What a 1920s farm bust reveals about financial crises
By Roben Farzad – To understand this spiral, two researchers turned to data about another systemic financial meltdown—this one involving US farms in the trying 1920s.
Professor Raghuram G. Rajan, now India’s top central banker, and Rodney Ramcharan of the US Federal Reserve Board, studied bank failures during the collapse in American agriculture just ahead of the Great Depression, when plunging crop prices combined with excessive borrowing ravaged the countryside and its banks. (Think Jimmy Stewart in It’s a Wonderful Life, only in farmer’s overalls.) During that agrarian panic, banking regulators liquidated the assets of failed banks as quickly as possible.
At the time, local banking markets were segmented due to heavy interstate regulations and the steep transaction costs imposed by distance. Out-of-state banks were not allowed to extend loans to farmers in nearby states. Even if a farmer wanted to deal with a bank several counties over, it was difficult, as few farmers had cars, or phones.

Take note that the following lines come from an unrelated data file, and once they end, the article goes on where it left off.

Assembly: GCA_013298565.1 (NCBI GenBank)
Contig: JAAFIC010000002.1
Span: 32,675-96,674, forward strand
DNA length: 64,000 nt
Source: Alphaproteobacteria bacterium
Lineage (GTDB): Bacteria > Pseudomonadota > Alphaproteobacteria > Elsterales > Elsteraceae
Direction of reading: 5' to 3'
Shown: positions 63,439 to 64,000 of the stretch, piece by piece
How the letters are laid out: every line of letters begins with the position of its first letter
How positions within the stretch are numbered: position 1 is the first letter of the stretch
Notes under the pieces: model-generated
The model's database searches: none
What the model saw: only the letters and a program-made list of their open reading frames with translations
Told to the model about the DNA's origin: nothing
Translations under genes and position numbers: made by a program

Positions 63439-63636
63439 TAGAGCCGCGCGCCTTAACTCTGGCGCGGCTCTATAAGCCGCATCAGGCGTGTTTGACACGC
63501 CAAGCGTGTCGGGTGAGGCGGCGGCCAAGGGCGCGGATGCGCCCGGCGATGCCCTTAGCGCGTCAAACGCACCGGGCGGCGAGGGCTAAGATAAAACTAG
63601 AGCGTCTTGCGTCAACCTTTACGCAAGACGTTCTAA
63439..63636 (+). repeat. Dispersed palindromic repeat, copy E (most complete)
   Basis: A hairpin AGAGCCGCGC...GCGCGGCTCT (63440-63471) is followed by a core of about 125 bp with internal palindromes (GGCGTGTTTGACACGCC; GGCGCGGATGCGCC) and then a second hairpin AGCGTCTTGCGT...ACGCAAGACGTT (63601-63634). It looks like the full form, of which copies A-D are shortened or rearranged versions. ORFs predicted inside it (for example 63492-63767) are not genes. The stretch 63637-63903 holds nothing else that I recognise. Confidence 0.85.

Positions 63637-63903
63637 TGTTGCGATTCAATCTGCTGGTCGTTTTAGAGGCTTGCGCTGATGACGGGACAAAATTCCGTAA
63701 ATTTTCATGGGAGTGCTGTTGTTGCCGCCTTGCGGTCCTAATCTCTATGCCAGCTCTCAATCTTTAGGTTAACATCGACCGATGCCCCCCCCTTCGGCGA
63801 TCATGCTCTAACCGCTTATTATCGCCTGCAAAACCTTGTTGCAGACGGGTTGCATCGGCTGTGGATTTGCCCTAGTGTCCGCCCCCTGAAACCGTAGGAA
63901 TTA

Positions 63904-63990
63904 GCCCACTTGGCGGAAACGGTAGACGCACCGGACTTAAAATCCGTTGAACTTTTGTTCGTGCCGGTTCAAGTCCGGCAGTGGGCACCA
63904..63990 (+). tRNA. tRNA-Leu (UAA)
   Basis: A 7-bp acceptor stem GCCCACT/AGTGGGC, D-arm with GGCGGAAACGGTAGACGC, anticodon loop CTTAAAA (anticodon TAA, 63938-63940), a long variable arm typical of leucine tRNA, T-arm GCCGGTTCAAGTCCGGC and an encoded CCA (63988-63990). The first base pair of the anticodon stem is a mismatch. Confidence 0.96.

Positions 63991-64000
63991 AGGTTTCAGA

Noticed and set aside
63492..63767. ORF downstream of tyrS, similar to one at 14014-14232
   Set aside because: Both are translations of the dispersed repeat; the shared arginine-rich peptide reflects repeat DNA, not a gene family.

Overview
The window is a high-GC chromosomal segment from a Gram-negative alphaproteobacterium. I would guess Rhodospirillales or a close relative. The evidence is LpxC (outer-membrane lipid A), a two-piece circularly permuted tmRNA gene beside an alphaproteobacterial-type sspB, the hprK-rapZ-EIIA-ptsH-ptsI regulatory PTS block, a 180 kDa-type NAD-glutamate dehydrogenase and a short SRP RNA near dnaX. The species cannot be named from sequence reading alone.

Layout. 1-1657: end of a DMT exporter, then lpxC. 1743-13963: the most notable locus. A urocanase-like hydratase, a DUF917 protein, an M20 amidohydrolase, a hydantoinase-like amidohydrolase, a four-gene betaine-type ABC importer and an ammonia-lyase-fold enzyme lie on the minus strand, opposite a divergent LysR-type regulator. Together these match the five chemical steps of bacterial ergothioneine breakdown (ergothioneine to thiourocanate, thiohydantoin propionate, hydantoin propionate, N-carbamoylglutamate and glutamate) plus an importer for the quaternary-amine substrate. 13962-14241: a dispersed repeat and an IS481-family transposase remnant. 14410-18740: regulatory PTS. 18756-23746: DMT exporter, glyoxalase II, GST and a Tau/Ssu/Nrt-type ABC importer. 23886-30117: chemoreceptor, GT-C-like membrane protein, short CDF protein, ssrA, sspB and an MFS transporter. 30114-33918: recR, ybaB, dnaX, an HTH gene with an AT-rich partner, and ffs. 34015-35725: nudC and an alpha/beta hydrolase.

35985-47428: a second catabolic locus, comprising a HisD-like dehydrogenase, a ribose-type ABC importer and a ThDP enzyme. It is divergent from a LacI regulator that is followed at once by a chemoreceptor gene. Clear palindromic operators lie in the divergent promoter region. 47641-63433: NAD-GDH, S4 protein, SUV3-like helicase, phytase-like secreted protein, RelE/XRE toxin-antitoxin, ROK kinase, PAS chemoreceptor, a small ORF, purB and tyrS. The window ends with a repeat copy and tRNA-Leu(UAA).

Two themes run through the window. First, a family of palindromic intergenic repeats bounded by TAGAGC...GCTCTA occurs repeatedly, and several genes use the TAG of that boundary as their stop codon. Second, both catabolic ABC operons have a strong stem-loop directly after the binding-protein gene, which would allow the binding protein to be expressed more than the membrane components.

Rajan and Ramcharan characterize this as “an almost ideal laboratory to study” their questions: Can the loss of financing capacity cause assets to sell at a discount relative to fundamental value? Can it also render asset markets more illiquid? And can these forces lead to contagion, propagating shocks through time?
When bank failures reduce local financing capacity, that reduces the recovery rates on failed assets of nearby banks, depresses local land prices, renders land markets illiquid, and accelerates subsequent financial-sector distress among nearby banks. Reduced capacity also leads to lower transaction volume.
Otherwise perfectly good assets—be those fertile, unexploited acres in 1925; secured, prime real-estate bonds in late 2008; or blue-chip, high-quality shares in 2009—will trade at a discount relative to fundamental value when they are sold by distressed owners. No matter how hale and performing an asset may intrinsically be, its real-time value is inextricably linked to the availability of financing. When banks stop extending credit, asset prices will almost reflexively fall. more> http://tinyurl.com/ndkqva7
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